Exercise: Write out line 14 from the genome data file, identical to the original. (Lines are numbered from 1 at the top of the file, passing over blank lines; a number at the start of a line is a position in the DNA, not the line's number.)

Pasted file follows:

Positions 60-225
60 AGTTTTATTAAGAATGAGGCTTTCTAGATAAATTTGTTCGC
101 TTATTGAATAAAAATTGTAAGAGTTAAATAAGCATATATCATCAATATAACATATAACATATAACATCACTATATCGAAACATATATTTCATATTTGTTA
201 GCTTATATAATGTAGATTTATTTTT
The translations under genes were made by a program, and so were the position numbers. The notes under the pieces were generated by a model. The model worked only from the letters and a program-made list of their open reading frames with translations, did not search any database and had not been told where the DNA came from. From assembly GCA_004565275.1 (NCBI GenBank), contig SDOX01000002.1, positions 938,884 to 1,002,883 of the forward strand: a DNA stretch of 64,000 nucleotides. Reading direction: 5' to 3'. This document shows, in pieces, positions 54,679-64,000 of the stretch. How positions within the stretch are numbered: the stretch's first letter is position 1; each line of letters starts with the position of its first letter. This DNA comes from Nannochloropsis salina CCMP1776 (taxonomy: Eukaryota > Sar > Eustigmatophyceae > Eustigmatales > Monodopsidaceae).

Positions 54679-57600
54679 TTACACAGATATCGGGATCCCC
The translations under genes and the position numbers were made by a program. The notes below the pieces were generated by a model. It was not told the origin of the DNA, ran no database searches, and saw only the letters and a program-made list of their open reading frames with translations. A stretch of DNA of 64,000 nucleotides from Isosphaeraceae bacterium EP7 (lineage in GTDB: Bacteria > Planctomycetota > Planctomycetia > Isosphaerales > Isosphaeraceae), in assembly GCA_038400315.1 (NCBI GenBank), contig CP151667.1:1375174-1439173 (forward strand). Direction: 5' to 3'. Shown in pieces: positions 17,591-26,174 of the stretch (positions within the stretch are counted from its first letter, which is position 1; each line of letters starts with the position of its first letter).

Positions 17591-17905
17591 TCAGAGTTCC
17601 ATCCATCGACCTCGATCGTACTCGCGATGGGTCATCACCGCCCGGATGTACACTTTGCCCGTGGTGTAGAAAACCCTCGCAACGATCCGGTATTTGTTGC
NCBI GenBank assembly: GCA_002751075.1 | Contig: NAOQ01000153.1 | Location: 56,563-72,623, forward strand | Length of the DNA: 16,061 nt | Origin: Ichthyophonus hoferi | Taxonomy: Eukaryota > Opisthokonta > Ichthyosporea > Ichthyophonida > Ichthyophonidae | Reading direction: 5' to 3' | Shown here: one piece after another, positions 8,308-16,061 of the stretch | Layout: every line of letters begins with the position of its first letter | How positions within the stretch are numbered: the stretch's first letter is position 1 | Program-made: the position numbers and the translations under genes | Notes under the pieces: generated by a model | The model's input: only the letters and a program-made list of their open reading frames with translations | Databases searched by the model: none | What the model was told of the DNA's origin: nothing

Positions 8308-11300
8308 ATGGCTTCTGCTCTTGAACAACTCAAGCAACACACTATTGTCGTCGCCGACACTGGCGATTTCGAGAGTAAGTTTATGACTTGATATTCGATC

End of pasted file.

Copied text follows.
8308 ATGGCTTCTGCTCTTGAACAACTCAAGCAACACACTATTGTCGTCGCCGACACTGGCGATTTCGAGAGTAAGTTTATGACTTGATATTCGATC